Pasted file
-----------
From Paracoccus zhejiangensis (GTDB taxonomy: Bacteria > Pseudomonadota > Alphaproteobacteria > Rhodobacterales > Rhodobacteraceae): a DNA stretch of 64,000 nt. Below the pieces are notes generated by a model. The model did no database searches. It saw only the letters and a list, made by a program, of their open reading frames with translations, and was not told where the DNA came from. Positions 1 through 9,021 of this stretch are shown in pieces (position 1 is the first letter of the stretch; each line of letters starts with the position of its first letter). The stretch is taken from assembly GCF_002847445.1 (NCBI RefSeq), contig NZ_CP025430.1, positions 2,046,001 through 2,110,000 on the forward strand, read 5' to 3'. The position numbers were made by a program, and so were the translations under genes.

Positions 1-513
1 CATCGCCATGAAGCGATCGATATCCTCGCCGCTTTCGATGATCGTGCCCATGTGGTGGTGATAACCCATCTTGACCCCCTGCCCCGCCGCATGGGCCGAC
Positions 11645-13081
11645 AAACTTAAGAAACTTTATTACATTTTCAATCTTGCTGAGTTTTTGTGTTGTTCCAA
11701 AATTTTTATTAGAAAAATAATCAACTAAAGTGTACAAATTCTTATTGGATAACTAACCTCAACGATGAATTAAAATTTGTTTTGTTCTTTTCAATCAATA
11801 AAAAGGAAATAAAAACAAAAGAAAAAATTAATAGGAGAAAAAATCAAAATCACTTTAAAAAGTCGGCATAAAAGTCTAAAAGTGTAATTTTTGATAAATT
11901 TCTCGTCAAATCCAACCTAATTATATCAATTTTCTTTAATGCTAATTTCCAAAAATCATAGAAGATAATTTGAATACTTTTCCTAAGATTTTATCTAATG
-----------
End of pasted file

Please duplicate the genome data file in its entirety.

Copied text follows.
From Paracoccus zhejiangensis (GTDB taxonomy: Bacteria > Pseudomonadota > Alphaproteobacteria > Rhodobacterales > Rhodobacteraceae): a DNA stretch of 64,000 nt. Below the pieces are notes generated by a model. The model did no database searches. It saw only the letters and a list, made by a program, of their open reading frames with translations, and was not told where the DNA came from. Positions 1 through 9,021 of this stretch are shown in pieces (position 1 is the first letter of the stretch; each line of letters starts with the position of its first letter). The stretch is taken from assembly GCF_002847445.1 (NCBI RefSeq), contig NZ_CP025430.1, positions 2,046,001 through 2,110,000 on the forward strand, read 5' to 3'. The position numbers were made by a program, and so were the translations under genes.

Positions 1-513
1 CATCGCCATGAAGCGATCGATATCCTCGCCGCTTTCGATGATCGTGCCCATGTGGTGGTGATAACCCATCTTGACCCCCTGCCCCGCCGCATGGGCCGAC
Positions 11645-13081
11645 AAACTTAAGAAACTTTATTACATTTTCAATCTTGCTGAGTTTTTGTGTTGTTCCAA
11701 AATTTTTATTAGAAAAATAATCAACTAAAGTGTACAAATTCTTATTGGATAACTAACCTCAACGATGAATTAAAATTTGTTTTGTTCTTTTCAATCAATA
11801 AAAAGGAAATAAAAACAAAAGAAAAAATTAATAGGAGAAAAAATCAAAATCACTTTAAAAAGTCGGCATAAAAGTCTAAAAGTGTAATTTTTGATAAATT
11901 TCTCGTCAAATCCAACCTAATTATATCAATTTTCTTTAATGCTAATTTCCAAAAATCATAGAAGATAATTTGAATACTTTTCCTAAGATTTTATCTAATG